By Deborah Jeanne Sergeant
To Peter Dady, 66, orienteering is not just a walk in the woods. The Cortland resident and semi-retired book salesman is a member of Central New York Orienteering Club (http://cnyo.us.orienteering.org). The group travels to various sites in the area to engage in a hobby that’s gaining traction in the region.
Although multi-generational — the group has members of all ages —about half the group of 200 is 55 and older.
“I think people do it if they like to run and do physical activity, but there’s also the thinking part of it, ‘cunning running’ I like to call it,” Dady said. “You have to think about where you’re going to find the next control point. There’s more mental exercise.”
Participants use specific orienteering-style maps that offer enhanced topographical features to help them navigate from their starting point to a designated destination.
“Our maps are more detailed than topographic maps,” Dady said. “We spend a lot of time on the map because the sport is about maps and compass. Once you learn what the map is telling you, you can navigate through the woods a lot easier.”
Orienteering enthusiasts from all over the world use the same type of maps.
Unlike geocaching, which relies upon GPS technology to find a token “treasure,” orienteering is old school in its navigation and offers no prizes. The participants must employ their sense of direction, map reading abilities and decision making skills to efficiently complete the course and find the control flags. Most are two to three feet in the air, so by mid-summer, they’re harder to see than in early spring.
“We do it in the winter on cross-country skis,” Dady said. “We’ve also had canoe and bicycle orienteering. We’ve done it at night. There’s a lot of ways you can do your activity.”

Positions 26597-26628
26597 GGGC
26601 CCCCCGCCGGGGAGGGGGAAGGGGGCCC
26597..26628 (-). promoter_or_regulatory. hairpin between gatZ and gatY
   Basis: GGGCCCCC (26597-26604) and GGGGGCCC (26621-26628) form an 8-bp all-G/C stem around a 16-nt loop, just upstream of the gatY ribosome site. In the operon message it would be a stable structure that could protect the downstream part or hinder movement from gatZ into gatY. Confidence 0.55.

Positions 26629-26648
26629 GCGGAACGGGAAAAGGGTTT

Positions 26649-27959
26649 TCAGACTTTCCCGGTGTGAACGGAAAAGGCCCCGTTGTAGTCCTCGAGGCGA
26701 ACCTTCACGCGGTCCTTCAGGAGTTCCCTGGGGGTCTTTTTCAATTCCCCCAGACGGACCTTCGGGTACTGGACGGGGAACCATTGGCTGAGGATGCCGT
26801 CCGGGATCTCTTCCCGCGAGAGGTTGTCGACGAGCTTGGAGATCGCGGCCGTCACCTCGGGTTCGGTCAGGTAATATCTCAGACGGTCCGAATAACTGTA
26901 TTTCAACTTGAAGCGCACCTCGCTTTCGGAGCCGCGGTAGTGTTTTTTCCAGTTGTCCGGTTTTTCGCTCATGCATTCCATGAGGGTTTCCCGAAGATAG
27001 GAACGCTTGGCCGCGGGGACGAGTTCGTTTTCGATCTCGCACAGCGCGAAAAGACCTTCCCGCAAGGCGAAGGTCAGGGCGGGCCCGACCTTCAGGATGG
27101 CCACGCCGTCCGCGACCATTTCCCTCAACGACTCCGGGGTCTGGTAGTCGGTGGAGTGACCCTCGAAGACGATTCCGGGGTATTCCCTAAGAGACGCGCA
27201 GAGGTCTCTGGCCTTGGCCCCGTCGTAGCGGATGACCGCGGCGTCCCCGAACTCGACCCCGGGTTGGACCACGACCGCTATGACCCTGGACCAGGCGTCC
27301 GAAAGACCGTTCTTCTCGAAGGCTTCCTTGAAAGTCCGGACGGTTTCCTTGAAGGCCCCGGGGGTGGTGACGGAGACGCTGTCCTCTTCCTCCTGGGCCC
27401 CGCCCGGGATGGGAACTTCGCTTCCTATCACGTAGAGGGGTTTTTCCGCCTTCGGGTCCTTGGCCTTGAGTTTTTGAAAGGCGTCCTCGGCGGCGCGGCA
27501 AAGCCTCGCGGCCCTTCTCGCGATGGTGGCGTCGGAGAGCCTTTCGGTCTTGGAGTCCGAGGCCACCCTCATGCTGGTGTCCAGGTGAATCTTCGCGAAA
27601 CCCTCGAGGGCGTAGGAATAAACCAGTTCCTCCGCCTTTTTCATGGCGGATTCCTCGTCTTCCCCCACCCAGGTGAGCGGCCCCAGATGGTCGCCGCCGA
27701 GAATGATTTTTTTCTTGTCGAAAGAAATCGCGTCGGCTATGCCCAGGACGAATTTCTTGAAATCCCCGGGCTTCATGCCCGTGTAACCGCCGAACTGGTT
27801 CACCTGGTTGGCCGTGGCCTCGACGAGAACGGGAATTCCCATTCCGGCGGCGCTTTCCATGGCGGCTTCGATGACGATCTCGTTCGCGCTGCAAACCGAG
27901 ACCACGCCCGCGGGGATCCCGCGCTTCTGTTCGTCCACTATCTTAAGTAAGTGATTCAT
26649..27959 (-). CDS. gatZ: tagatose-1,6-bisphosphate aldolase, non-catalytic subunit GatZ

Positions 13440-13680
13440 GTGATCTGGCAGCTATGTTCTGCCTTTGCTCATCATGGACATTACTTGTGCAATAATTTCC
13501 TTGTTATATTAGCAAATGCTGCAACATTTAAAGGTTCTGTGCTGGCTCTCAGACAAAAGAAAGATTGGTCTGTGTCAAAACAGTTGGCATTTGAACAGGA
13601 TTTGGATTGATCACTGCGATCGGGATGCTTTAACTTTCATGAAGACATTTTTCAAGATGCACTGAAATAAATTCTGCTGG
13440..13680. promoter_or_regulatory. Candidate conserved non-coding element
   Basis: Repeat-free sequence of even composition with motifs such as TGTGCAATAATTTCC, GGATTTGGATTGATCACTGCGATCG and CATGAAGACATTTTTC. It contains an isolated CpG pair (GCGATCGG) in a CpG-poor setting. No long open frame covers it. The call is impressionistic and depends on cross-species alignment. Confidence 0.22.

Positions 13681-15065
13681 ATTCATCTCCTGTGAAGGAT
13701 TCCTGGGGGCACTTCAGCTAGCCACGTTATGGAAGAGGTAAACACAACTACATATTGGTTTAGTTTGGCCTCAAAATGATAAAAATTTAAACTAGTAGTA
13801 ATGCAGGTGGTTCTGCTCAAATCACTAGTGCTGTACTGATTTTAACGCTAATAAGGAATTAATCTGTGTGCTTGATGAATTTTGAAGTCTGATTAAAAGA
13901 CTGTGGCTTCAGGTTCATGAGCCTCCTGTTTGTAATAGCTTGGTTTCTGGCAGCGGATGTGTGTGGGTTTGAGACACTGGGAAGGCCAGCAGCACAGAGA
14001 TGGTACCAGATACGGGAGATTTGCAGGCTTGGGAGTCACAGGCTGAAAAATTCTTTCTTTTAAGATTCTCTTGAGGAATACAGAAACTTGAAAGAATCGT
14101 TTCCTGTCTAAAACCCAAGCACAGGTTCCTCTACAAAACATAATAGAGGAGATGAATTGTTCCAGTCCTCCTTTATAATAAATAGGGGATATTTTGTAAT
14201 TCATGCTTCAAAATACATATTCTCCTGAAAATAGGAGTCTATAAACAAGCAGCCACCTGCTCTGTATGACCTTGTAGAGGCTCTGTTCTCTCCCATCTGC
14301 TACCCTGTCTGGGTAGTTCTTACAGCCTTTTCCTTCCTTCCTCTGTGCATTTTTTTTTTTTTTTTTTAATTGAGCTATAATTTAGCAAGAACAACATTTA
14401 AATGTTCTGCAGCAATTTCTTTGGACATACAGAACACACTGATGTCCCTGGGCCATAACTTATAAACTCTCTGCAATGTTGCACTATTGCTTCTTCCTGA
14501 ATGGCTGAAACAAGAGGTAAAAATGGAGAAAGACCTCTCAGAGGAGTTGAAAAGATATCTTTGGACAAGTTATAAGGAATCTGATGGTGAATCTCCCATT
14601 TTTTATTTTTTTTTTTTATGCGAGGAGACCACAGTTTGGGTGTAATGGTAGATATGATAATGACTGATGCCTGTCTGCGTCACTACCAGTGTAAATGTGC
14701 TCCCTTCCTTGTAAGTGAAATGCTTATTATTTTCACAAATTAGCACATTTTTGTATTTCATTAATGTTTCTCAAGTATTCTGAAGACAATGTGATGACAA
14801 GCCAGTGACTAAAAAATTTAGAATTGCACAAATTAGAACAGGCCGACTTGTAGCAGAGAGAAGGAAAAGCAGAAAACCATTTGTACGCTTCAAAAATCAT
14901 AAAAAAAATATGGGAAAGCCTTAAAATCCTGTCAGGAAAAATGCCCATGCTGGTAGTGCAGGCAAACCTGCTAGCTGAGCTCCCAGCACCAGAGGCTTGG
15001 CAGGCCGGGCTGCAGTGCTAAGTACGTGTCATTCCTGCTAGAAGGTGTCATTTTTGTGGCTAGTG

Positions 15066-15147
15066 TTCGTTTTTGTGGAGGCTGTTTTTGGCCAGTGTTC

Dady insists orienteering is easy for anyone to learn, since most orienteering clubs offer instruction, especially to people new to the activity, and because most people have already done orienteering without realizing it.
“If you’re walking around the State Fair with a map trying to find what you want to see, that’s a form of orienteering,” he said.
Clubs also vary the maps and courses to include beginner-level participants with flags to signal control points, for example.
“We keep it to the trails so you can read the trail networks and learn topography of the land,” Dady said. “As you progress, we put the control flags farther off the trail. For those who are advanced, the flags are mostly in the woods, not necessarily on a trail all the time. That’s where your compass comes into play.”
Participants might search for a lone pine tree or a boulder as the control point.
He views orienteering as a good way to unplug, get in the woods and exercise both body and brain. While a younger person may relish tackling a challenging terrain, an older person may want to use strategy to find a way around the rough spot. Either can enjoy the sport using his particular abilities.
The club provides maps for orienteering at places like Beaver Lake Nature Center in Baldwinsville, Camp Hollis in Oswego and Highland Forest in Fabius. Occasionally, they navigate in urban venues, like downtown Syracuse, looking for specific points of interest and monuments.